It’s about being able stick with something (imperfectly), over the long run. If you can follow the advice I will give in the next article just pretty consistently – even just 50% of the time – you will lose weight.

Please, do not do everything “perfectly.” Just try to be somewhat consistent and roughly stick with it. Dial it up or down as needed. Find what works for you, that you can do, in an ongoing fashion. Fudge it if you need to. If necessary, find even just one piece of advice you can take away and implement in an ongoing fashion.

Do your best, dial it way back when needed, be imperfect. But stick with it over the long run.

4. You win when you follow the process, not when you lose the weight.

One more time:

You win when you follow the process, not when you lose the weight.

People often like to lose weight to look better, to feel sexier. You know what’s sexy? Great self-care. Taking good care of your body. Each and every time you eat a healthy meal, that’s a victory. That’s when you get your dopamine hit. Also, since permanent fat loss takes longer than rapid fat loss techniques, trying to get that dopamine hit from looking at the scale is a fool’s errand.

Sustainable fat loss comes at a price: it’s slow. But on the other hand: it works. It’s enjoyable. It’s permanent. So forget about linking your feelings of encouragement to a scale. Get encouraged each time you eat healthy food. Get encouraged each time you buy healthy food.

In other words: be “process oriented,” not “outcome oriented,” as I describe here. I’ve already improved and dialed-in the process for you; all you’ve gotta do is associate pleasure with following it. And once your body associates pleasure with eating the right types of foods – once you have a “Pavlovian response” to healthy choices – you have effectively automated your fat loss.The second you actually associate pleasure with the strategies we’ll describe, the second they become enjoyable habitsthat’s when weight loss inevitable.

Soon, you’ll get to that point where you get a massive dopamine rush just from making healthier choices, from eating certain foods, from grocery shopping, from following the process well.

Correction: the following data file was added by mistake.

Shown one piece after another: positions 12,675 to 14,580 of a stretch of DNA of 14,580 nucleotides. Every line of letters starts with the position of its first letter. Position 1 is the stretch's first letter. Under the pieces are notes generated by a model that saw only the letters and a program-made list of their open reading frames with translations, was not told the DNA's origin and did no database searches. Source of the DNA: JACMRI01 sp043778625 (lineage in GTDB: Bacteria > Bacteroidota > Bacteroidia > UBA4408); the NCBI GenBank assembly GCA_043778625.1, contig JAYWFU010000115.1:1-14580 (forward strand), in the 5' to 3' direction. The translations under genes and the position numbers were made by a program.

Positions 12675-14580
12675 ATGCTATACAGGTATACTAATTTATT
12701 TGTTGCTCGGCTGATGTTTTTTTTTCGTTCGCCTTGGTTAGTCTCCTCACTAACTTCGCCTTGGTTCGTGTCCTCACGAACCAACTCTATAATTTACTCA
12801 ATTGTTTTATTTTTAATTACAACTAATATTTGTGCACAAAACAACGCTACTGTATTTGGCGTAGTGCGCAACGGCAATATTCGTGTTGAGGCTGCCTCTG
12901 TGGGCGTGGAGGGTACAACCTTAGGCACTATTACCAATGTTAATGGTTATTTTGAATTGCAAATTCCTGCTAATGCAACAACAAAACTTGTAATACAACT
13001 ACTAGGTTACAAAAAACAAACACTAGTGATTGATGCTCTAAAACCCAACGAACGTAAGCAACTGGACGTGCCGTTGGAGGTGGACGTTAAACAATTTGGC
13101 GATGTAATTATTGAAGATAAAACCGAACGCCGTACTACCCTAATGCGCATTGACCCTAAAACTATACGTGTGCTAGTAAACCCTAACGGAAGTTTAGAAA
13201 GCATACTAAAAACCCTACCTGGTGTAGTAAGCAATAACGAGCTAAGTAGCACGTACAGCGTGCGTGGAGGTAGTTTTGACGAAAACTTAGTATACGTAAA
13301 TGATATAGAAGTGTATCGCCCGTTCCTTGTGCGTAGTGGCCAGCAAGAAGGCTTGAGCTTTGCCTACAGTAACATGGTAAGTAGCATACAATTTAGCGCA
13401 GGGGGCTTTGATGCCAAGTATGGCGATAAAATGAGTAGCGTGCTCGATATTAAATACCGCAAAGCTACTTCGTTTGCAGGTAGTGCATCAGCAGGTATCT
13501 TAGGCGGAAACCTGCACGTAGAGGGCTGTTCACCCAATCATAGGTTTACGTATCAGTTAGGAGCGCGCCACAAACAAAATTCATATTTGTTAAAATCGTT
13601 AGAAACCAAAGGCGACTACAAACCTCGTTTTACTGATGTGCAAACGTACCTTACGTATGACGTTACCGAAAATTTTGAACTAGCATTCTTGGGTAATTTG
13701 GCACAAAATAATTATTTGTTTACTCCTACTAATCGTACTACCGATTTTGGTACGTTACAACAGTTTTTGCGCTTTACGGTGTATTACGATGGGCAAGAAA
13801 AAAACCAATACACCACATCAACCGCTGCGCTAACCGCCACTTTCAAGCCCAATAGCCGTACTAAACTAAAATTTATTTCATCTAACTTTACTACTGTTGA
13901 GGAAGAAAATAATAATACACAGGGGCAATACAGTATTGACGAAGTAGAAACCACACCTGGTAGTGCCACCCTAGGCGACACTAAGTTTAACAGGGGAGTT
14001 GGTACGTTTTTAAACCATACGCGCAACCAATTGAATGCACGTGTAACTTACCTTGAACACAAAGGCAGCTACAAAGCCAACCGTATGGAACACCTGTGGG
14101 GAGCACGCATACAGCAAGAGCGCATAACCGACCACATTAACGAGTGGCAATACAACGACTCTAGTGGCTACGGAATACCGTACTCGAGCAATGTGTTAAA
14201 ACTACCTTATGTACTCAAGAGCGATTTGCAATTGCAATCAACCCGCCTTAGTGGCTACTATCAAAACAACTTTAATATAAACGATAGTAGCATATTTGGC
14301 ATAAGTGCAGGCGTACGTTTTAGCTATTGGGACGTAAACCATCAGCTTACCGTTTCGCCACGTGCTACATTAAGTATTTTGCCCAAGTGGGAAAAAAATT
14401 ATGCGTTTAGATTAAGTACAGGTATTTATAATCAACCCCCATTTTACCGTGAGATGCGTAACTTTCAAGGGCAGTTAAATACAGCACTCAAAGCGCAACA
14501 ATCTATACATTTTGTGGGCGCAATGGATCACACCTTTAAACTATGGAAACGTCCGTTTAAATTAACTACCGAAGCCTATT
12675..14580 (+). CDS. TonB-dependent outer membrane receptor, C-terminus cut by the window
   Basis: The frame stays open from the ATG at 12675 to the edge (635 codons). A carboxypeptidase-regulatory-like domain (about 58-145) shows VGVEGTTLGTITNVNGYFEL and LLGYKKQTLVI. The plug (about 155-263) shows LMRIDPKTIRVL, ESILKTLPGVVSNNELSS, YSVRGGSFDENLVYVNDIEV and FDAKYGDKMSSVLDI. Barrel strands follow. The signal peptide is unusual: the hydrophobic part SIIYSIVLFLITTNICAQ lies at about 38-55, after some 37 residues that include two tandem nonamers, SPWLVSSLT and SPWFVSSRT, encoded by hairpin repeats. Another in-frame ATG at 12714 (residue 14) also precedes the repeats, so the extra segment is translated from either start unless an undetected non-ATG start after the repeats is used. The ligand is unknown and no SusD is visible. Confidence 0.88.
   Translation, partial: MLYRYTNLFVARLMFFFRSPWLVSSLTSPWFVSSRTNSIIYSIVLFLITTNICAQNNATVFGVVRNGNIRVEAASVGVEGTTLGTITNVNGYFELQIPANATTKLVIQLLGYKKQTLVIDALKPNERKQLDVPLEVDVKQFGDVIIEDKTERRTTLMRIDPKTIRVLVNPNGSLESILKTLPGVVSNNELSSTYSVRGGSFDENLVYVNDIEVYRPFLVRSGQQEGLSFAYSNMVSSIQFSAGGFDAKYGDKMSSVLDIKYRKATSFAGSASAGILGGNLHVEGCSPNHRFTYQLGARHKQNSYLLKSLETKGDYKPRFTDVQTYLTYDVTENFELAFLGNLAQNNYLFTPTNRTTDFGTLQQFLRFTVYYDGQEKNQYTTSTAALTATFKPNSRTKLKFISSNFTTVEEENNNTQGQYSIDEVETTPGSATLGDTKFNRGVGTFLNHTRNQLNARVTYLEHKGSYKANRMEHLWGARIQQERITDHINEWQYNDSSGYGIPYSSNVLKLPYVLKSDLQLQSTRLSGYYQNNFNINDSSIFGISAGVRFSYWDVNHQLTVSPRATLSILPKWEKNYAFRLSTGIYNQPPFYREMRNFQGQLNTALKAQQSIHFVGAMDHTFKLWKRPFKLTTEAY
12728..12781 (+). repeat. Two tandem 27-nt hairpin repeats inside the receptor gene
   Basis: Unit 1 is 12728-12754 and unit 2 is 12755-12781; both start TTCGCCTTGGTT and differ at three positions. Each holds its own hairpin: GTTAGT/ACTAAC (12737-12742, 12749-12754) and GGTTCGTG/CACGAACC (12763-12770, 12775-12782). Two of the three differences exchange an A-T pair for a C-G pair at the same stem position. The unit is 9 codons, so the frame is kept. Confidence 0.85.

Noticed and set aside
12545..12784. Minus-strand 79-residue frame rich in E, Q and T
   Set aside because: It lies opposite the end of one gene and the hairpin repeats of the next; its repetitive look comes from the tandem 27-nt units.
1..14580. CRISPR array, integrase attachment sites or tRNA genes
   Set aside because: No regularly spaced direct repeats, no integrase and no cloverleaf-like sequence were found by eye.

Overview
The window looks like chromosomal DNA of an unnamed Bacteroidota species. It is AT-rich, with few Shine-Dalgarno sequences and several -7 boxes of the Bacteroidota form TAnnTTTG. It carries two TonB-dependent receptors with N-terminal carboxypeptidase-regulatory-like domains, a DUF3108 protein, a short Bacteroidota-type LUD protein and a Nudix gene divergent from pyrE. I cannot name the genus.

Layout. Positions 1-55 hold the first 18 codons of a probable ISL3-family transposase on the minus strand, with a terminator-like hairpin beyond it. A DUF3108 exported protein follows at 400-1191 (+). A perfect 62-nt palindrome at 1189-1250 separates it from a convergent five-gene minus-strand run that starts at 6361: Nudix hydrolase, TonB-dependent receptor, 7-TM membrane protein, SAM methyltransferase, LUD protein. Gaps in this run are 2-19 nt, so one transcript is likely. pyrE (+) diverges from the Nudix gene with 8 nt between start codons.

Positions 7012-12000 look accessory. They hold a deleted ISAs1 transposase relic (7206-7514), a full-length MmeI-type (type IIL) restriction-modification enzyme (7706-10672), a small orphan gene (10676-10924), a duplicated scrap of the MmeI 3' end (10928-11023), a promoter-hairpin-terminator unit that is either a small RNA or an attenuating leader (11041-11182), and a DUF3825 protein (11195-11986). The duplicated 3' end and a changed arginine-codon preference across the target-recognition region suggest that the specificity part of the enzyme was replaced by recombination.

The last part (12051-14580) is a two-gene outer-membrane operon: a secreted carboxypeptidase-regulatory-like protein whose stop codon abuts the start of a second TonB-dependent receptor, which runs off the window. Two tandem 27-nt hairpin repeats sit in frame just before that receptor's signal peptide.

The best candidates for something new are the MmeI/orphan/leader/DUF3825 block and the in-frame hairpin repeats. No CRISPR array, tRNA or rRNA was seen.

And THAT is when you’re unstoppable.

5. Try what I say, but ultimately, do what works for you.

Okay, look – I’ll makes some excellent suggestions on what I believe to be the best strategies for lasting fat loss for most people. I think you should give them a try.

But at the end of the day, you’ve gotta do what works for you. If you find that you have to tweak what I say – or if you find something else entirely that works for you – then do that. Do what feels good and works.

But remember: you’ve gotta be able to do it – “imperfectly consistently” – forever.

6. Prioritize self-care above all else.

As I alluded to earlier, lasting fat loss is about taking care of your body. It’s about self care; being kind to yourself. Eating lots of unhealthy, refined foods and consuming too many calories in general is not being kind to yourself. (I’ve this referred to as “energy toxicity” – it’s very hard on your body. It increases your risk of all-cause mortality.) Please don’t do that. But also: eating in a super constricted fashion and feeling miserable all the time isn’t self care either, that’s just self-torture.

Please don’t do that either. Be good to yourself. Lose weight as part of your self care. And you know what? Don’t take it too seriously or stress out about it too much – remember, you’re ultimately just doing this to be kind to your body. Relax and enjoy.

So from now on, be the type of person who takes good care of your body.

(And as a friendly reminder from last article: getting good sleep, keeping up your exposure to daylight, getting some protein and some movement in – all just to improve your mood – are also all great forms of self-care.)

Excellent. You’re now ready for the specifics. Keep everything I mentioned here top of mind as we go forward.

Published by Dolan

Relentless self-optimizer, biohacker, traveler, reader.